September 1, 2008 (Vol. 28, No. 15)
Guidelines to Help the Industry Win Over Partners, Investors, and Public Opinion
Experts at the government-backed body UK Trade and Investment (UKTI; www.uktradeinvest.gov.uk) believe that the U.K. biotech industry’s recent battering by high-profile financial press pundits not only temporarily dented its pride but also gave a very one-sided view of the true international potential of the country’s life science sector.
On paper the U.K. looks impressive. Not only is it second to the U.S. in terms of biotech industry size but it leads Europe with its pharmaceutical exports.
UKTI figures suggest that the U.K. accounts for some 40% of biotechnology products in the pipeline by European public companies. Also, 45% of new biotechnology drugs in Phase III trials in Europe are from the country.
R&D investment in the U.K. crossed £3.30 billion, or about $6.41 billion, in 2005. Revenues from biotech companies and related service providers are in the region of £2.50 billion, or roughly $4.85 billion.
“Despite the U.K.’s world-beating position in the global marketplace, we cannot be complacent,” admits Harriet Fear, leader for the life sciences sector team at UKTI. “We are not the only country to understand the huge value and importance of life sciences. In an increasingly competitive world, the U.K. must work even harder and smarter to market itself effectively and showcase its enormous potential. This lies at the heart of the strategy that business and government are working on in partnership.”
To this end, the UKTI was charged by the government with marketing the U.K.’s life sciences internationally. After some 18 months of consultation, primarily with the industry itself but also with government bodies such as the U.K.’s Department of Health and Department of Business Enterprise and Regulatory Reform (BERR), the UK Life Science Marketing Strategy was drafted earlier this year.
“It’s about developing a cohesive strategy that really targets the industry’s needs in terms of winning partners, investment, and customers,” Fear explains. The strategy is an ever-evolving work, steered by industry-led boards in collaboration with industry bodies including the ABPI (Association of British Pharmaceutical Industries) as well as the BIA (BioIndustry Association) and with the input of dedicated, industry-led workstreams.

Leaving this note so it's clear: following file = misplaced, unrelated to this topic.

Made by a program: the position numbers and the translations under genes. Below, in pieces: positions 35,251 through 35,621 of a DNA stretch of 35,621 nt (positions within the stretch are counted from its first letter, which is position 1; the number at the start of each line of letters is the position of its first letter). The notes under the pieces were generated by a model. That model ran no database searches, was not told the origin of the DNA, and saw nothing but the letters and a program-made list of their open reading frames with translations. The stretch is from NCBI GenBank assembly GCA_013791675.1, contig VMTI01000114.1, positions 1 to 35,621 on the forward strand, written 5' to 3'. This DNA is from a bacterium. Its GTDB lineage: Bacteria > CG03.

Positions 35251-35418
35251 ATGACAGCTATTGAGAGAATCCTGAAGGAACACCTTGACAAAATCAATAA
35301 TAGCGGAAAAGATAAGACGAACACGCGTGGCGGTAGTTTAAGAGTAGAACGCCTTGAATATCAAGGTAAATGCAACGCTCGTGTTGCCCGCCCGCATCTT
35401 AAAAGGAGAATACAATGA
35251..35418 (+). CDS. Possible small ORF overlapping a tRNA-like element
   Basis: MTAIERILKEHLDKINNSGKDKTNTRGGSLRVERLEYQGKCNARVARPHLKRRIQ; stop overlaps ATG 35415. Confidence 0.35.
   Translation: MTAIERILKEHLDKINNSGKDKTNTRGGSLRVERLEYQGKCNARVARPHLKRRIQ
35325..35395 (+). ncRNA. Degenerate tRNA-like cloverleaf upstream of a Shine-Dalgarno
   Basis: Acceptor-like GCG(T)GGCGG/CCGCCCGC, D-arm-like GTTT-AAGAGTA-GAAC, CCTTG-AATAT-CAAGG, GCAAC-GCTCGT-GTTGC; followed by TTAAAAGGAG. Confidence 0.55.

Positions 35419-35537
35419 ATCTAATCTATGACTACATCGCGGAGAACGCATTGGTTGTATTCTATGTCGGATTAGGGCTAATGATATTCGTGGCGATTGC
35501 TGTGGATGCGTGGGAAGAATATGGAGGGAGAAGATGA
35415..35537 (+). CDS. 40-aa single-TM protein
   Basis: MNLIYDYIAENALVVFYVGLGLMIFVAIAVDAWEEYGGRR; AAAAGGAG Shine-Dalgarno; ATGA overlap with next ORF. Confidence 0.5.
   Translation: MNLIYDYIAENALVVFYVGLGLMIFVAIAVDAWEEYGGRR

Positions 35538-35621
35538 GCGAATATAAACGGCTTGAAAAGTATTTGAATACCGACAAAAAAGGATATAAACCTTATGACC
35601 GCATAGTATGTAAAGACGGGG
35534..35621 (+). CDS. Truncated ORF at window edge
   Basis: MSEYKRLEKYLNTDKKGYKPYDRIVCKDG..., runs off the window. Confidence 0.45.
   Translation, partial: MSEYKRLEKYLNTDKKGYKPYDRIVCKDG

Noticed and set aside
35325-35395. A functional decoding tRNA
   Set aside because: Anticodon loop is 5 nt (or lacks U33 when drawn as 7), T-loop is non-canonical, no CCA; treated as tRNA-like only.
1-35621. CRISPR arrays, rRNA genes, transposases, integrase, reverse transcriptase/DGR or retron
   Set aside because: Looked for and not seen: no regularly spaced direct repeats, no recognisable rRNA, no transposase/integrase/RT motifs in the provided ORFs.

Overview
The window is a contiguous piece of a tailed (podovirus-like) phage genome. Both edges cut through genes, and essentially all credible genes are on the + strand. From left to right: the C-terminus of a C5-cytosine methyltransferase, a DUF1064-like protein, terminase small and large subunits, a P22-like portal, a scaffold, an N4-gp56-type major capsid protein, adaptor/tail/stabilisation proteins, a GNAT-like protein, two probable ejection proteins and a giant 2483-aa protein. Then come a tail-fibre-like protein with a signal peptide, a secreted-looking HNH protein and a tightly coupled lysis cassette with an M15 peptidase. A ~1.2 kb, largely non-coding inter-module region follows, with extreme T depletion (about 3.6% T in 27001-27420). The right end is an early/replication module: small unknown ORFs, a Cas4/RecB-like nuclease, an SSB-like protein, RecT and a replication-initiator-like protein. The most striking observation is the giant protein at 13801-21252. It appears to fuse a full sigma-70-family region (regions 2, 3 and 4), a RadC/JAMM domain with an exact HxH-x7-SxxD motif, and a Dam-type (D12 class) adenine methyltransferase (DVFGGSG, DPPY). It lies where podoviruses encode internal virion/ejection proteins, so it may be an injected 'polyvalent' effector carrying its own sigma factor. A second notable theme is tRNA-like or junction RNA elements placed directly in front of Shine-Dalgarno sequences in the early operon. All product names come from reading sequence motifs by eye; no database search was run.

Specifically, the recently established workstreams aim to optimize how U.K. academia and industry sells itself internationally, in terms of comprehensive and consistent messaging (i.e., letting the world know what the U.K. has to offer), financing (using marketing to increase the amount of international VC funding in the U.K.), and also how best to communicate with potential partners and investors in key countries, identified as the U.S., China, India, and Japan.
“The U.K. has, perhaps, been rather slow in publicizing its strengths,” Fear points out. “To this end, UKTI has been instrumental in establishing the first U.K. industrial biotech partnering meetings and setting up national biotech entrepreneurial awards. We also work with the biotech industry associations to help set up national and regional initiatives that attract international interest and potential business.”
“The U.K. life science sector needs to be able to speak with one voice, wherever it goes, and present a united front,” Fear stresses. “However, the manner in which key information is communicated will need to be tailored to individual countries. The U.S. industry and financial sectors may already be well-informed about the U.K.’s life science industries, but in China or India, for example, U.K. companies may need to introduce themselves in a completely different way.
“Also, who delivers that message will depend on the country,” Fear continues. “In the U.S., for example, potential partners may be more inclined to listen to a business or entrepreneurial voice. In China or Japan, a U.K. governmental voice may hold more sway.
“This information will be available through the development of a comprehensive tool kit encompassing relevant messages, case-studies, industry data guides to countries, and customer analyses. The tool kit will allow any U.K. life science company, from the largest pharma to the smallest biotech, to access and take the most relevant messages with them in terms of U.K. innovation, support industry, tax incentives, and academic background.”
The board also aims to carry out a series of high-impact events, ranging from major international roadshows to one-on-one meetings with high-level board members or an ambassador from the U.K.
UKTI and the Strategy Implementation Board hope that executing and further developing the U.K. life science market over the next five years will significantly boost the country’s standing within the international arena, increase inward investments, business, and collaborations, as well as make the U.K. industry a more cohesive force.
The organization invites everyone in the life sciences industry, both in the U.K. and internationally, to get involved with the UK Life Science Marketing Strategy. More details are available at www.marketinglifescience.co.uk.